With school in full swing, students are busy juggling academics, sports and other extracurriculars. Fortunately, several campus ministers in the state are making it easier for busy students to navigate their faith lives.
Jacob Moellers, campus minister
A Morrilton native, Jacob Moellers said attending Mass with his family at Sacred Heart Church felt like clockwork -- until his sophomore year of high school when he attended the Search #140 youth retreat.
“That’s when I realized ‘Oh, that’s what this is all about,’” Moellers said.
For the remainder of high school, Moellers became deeply involved in his Catholic faith and very active in Search retreats. In 2018, Moellers began attending Arkansas Tech University in Russellville and was active at St. Leo the Great University Parish. Moellers began helping with the program ACTS Jr. on campus, which brings youth with disabilities together to create a play each semester. Moellers, whose older brother is autistic, has spent much of his personal life debunking stigmas about autism and neurodivergent people.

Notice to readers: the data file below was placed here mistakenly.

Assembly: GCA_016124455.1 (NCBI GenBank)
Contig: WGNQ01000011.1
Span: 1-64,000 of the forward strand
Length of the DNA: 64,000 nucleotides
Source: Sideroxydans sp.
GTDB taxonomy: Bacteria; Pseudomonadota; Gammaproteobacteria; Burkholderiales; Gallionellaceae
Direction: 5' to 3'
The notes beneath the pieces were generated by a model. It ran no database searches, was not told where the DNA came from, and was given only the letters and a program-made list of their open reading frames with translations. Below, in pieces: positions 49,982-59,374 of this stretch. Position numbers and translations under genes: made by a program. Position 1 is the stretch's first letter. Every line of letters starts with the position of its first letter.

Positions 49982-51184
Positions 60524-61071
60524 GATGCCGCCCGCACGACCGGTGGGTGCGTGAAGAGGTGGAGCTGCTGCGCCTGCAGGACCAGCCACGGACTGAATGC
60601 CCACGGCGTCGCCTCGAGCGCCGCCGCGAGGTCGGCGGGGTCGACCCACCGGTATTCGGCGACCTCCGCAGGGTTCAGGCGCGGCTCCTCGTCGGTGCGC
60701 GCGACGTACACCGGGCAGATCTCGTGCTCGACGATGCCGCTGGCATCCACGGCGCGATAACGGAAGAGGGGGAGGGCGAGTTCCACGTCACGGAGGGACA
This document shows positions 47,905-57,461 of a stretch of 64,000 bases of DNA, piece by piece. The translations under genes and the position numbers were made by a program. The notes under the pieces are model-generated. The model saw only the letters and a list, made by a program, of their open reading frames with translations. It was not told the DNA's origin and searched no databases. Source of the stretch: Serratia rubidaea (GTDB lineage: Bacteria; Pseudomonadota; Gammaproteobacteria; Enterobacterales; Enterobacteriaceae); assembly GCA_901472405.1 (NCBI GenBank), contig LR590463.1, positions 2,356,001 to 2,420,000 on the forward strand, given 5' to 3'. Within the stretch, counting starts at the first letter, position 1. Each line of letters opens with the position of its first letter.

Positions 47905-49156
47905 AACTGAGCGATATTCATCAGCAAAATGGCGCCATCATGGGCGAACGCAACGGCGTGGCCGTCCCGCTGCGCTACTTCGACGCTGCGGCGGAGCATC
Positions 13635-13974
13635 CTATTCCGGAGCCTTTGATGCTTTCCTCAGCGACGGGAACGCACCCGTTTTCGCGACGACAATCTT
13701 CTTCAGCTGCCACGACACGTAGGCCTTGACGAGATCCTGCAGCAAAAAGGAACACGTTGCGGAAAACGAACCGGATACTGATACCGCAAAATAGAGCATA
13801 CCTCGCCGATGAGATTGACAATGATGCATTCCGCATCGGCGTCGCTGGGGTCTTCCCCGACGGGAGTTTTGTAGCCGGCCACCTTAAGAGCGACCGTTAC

Moellers began to spend his Mondays among the staff and with the late Father Ernie Hardesty at St. Leo and solidified his role as “the super mega Catholic guy” to his friends.
The new campus ministry center at St. Leo was completed in May 2021, and Moellers found himself donating things to the center, such as a ping pong table.
After graduating in 2022 with a degree in cultural and geospatial studies, Moellers spent several months working at a hardware store and the Arkansas Department of Transportation as a traffic safety analyst. Then one day, St. Leo’s parish manager, Mary Corkins, told him they needed a campus minister, and she could think of no one better than Moellers. He was hired July 17.
Now, Moellers mentors Catholic students at Arkansas Tech University, promoting the faith through St. Leo’s social media accounts. He also organizes activity nights, worship nights and outdoor events and coordinates volunteering efforts while still helping with ACTS Jr. Moellers is ambitious in his campus ministry goals.